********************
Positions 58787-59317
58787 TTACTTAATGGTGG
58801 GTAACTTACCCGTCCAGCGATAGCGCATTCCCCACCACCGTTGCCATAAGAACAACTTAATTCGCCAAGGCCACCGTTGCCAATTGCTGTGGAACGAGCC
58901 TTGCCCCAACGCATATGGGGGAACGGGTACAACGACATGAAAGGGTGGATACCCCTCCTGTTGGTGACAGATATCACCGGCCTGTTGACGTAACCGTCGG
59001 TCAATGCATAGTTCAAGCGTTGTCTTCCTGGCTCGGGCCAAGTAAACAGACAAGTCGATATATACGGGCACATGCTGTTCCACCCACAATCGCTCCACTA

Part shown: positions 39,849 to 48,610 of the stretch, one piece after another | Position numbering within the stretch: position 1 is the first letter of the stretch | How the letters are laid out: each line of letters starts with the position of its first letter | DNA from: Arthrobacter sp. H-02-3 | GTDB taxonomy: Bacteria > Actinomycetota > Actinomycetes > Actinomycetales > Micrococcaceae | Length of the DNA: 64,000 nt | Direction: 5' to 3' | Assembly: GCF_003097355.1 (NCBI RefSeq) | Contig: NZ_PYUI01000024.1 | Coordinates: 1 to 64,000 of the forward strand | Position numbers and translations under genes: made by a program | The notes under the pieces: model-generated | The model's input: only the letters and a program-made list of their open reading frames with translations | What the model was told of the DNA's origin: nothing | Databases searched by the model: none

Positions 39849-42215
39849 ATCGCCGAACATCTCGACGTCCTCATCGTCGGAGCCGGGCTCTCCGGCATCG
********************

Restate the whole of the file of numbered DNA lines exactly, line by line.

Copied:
Positions 58787-59317
58787 TTACTTAATGGTGG
58801 GTAACTTACCCGTCCAGCGATAGCGCATTCCCCACCACCGTTGCCATAAGAACAACTTAATTCGCCAAGGCCACCGTTGCCAATTGCTGTGGAACGAGCC
58901 TTGCCCCAACGCATATGGGGGAACGGGTACAACGACATGAAAGGGTGGATACCCCTCCTGTTGGTGACAGATATCACCGGCCTGTTGACGTAACCGTCGG
59001 TCAATGCATAGTTCAAGCGTTGTCTTCCTGGCTCGGGCCAAGTAAACAGACAAGTCGATATATACGGGCACATGCTGTTCCACCCACAATCGCTCCACTA

Part shown: positions 39,849 to 48,610 of the stretch, one piece after another | Position numbering within the stretch: position 1 is the first letter of the stretch | How the letters are laid out: each line of letters starts with the position of its first letter | DNA from: Arthrobacter sp. H-02-3 | GTDB taxonomy: Bacteria > Actinomycetota > Actinomycetes > Actinomycetales > Micrococcaceae | Length of the DNA: 64,000 nt | Direction: 5' to 3' | Assembly: GCF_003097355.1 (NCBI RefSeq) | Contig: NZ_PYUI01000024.1 | Coordinates: 1 to 64,000 of the forward strand | Position numbers and translations under genes: made by a program | The notes under the pieces: model-generated | The model's input: only the letters and a program-made list of their open reading frames with translations | What the model was told of the DNA's origin: nothing | Databases searched by the model: none

Positions 39849-42215
39849 ATCGCCGAACATCTCGACGTCCTCATCGTCGGAGCCGGGCTCTCCGGCATCG